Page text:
Conservation Treatment of 1913 Women’s Suffrage Broadsides
Written by NEDCC Senior Paper Conservator Luana Maekawa.
NEDCC recently conserved a rare series of broadsides for the Missouri Historical Society. The broadsides were treated in preparation for the exhibit, Beyond the Ballot: St. Louis and Suffrage, running from August, 2020 – March, 2022 at the Missouri History Museum.
Women, often portrayed as secondary characters in the city’s formation, were actually key to the establishment, survival, and growth of St. Louis. The exhibit showcases women who made an impact in St. Louis before gaining the vote in 1920. Through an engaging mix of artifacts, images, media, and interactives, Beyond the Ballot explores women’s unique roles in St. Louis history. One major element of the exhibit traces the long history of the fight for woman’s suffrage in St. Louis and the events leading up to the passage of the 19th Amendment in 1920.
Broadsides have been used throughout history as posters, announcements for news or events, or as advertisements. Usually printed on one side, they were popular from the 16th through the 19th centuries. Produced on poor quality paper, they were intended as temporary documents. The Missouri Historical Society’s group of broadsides consists of a series of 35 numbered statements by the National American Woman Suffrage Association. While this set of broadsides may have been carried in suffrage parades, it’s more likely that they were used at lectures, rallies, conferences, or other speaking engagements.
Photo Gallery - Conservation treatment
The broadsides were fastened to a 34-inch wooden scissor clamp.
The broadsides were tightly rolled around the clamp.
The clamp is made of two long pieces of varnished wood,
hinged at one end and fastened together with a brass thumb screw.
The top edge of each broadside was lined on the reverse with a 1-inch wide band of linen tape.
The broadsides were attached to the clamp through punched holes and fastened to two metal pins.
The paper used is a cream white wove paper 19 1/2″ x 24″ and printed with a rich black ink in bold font lettering. The paper had a strong curl from being rolled, but could be weighted and unrolled for examination.
The cover page had sustained the most damage from handling over the years. The entire object was in poor condition as the paper was very brittle and easily broken. All edges were torn and tattered and had slight discoloration to a pronounced brownish tone along the margins.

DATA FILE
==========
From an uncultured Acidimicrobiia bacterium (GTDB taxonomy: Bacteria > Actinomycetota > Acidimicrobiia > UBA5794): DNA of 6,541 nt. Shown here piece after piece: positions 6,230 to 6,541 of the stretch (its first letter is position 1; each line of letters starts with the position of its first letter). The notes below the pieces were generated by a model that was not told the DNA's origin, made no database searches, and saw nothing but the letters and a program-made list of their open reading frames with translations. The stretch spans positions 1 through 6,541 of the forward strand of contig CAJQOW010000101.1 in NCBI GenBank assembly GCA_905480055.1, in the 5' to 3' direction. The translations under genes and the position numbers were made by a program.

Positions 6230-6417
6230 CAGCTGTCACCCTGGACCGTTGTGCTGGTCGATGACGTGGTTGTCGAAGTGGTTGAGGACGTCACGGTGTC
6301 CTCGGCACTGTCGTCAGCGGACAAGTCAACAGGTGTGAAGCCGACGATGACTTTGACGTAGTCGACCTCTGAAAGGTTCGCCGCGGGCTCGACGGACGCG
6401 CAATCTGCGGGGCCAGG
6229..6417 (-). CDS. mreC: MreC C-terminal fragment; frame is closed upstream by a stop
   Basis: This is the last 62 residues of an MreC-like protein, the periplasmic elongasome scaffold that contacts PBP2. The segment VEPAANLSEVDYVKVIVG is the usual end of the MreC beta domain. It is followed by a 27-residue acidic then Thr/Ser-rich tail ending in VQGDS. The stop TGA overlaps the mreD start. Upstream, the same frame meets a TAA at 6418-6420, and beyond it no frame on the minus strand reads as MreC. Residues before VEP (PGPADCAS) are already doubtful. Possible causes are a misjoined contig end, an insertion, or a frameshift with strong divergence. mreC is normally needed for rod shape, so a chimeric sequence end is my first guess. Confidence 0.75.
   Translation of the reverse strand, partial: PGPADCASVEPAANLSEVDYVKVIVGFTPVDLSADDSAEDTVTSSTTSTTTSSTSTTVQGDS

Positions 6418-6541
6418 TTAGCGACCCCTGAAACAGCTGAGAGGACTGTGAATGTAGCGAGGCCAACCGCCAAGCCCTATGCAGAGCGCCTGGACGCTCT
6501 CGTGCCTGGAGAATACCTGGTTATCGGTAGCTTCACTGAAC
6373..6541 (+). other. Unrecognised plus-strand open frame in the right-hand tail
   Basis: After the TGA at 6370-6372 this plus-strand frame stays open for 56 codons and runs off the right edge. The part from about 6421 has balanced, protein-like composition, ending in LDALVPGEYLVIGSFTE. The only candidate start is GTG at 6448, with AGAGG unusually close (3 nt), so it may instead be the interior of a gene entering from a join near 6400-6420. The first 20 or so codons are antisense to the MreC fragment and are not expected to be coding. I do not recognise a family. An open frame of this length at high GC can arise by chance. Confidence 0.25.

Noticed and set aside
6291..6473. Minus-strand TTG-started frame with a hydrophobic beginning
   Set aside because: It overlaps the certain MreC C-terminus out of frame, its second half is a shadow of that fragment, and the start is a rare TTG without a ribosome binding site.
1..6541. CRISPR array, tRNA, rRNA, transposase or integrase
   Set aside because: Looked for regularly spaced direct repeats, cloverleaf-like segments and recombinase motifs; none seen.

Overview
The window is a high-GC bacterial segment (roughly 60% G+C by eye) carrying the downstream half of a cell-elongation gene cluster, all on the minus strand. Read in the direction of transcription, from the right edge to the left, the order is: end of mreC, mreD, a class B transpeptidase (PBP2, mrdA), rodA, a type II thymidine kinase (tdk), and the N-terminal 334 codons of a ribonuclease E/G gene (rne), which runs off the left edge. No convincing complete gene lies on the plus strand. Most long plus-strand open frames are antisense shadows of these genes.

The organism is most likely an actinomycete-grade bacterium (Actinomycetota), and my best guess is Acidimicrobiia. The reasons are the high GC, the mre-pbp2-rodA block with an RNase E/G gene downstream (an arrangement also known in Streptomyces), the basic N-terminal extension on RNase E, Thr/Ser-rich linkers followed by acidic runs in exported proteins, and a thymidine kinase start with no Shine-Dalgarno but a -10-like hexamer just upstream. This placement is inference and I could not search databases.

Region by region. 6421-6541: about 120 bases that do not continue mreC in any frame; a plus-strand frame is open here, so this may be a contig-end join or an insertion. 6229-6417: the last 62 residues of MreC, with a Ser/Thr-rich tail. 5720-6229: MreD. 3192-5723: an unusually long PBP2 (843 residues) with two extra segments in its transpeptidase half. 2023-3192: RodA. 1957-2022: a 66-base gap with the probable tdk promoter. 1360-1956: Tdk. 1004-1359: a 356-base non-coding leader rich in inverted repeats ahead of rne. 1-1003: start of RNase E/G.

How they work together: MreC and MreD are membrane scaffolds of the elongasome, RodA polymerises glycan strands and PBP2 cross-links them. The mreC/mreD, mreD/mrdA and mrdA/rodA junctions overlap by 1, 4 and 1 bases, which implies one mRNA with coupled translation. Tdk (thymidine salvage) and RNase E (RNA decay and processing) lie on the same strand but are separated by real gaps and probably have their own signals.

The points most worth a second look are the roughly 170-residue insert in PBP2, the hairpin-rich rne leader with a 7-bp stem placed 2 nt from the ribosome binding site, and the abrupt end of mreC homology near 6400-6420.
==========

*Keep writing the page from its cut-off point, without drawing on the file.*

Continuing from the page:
The lower edges of the first ten broadsides were heavily damaged with tears, folds and creases, as well as numerous losses in the paper support.
The upper right margin was severely gouged across 2 1/2-inches almost through the entire stack of papers by multiple tears and folds.
Close-up of the tears along the edges.
All the broadsides were extremely soiled with ingrained dirt and soot. Others were stained with numerous grey smudges, fingerprints, dark brown ink or grease stains, small accumulations of grime, and tidelines from exposure to water.
All broadsides were separated from the clamp. The wooden clamp was surface cleaned and refurbished.
Loose fragments were collected and retained in mylar sleeves during treatment.
Surface soil and accretions were reduced using dry cleaning techniques as much as possible.
After confirming that the media would permit aqueous treatment, the objects were humidified and washed in separate filtered water baths to clean the paper and reduce discoloration and acidity. Alkalized water was used to reduce local staining. Linen mounting tapes and residual adhesive were removed during the washing procedure. The broadside paper supports measured pH 5.7 to 5.9 following the first wash, and all were then deacidified with a calcium hydroxide solution of pH 9.5. Staining was further reduced by controlled exposure to artificial light.
Tears and breaks were mended and losses were filled with toned Japanese paper and wheat starch paste. The more damaged and fragmented broadsides were lined for additional support with Japanese paper and wheat starch paste.
For the remaining broadsides, a strip of Japanese tissue paper was adhered for additional support along the top margin with wheat starch paste. The objects were humidified and flattened between blotters under moderate pressure. The existing punch holes were re-punched individually through the lining papers using a Japanese hole punch.
All of the broadsides were remounted to the original varnished wooden hanging clamp through the existing punch holes. A facsimile reproduction print of the first page created by the NEDCC Imaging Department was inserted over the original broadside for exhibition purposes to protect the cover sheet from excessive exposure to light.
A custom-sized corrugated archival drop box was provided to house the broadsides. A Tyvek wrapped support panel made of archival corrugated board was created and used to secure the wood clamp and broadsides within the archival box to help protect them from damage caused by handling.
AFTER TREATMENT - SAMPLE BROADSIDES
The conserved broadsides are currently on exhibit at the Missouri History Museum until 2022.
Photo: Missouri Historical Society
A facsimile print of the top page protects the broadsides from light damage during exhibition.
Photo: Missouri Historical Society
ABOUT THE MISSOURI HISTORICAL SOCIETY
Learn more about the Missouri Historical Society, and the exhibit, Beyond the Ballot: St. Louis and Suffrage. Open from August 1, 2020 to March 20, 2022.
Photographs courtesy of the Missouri Historical Society.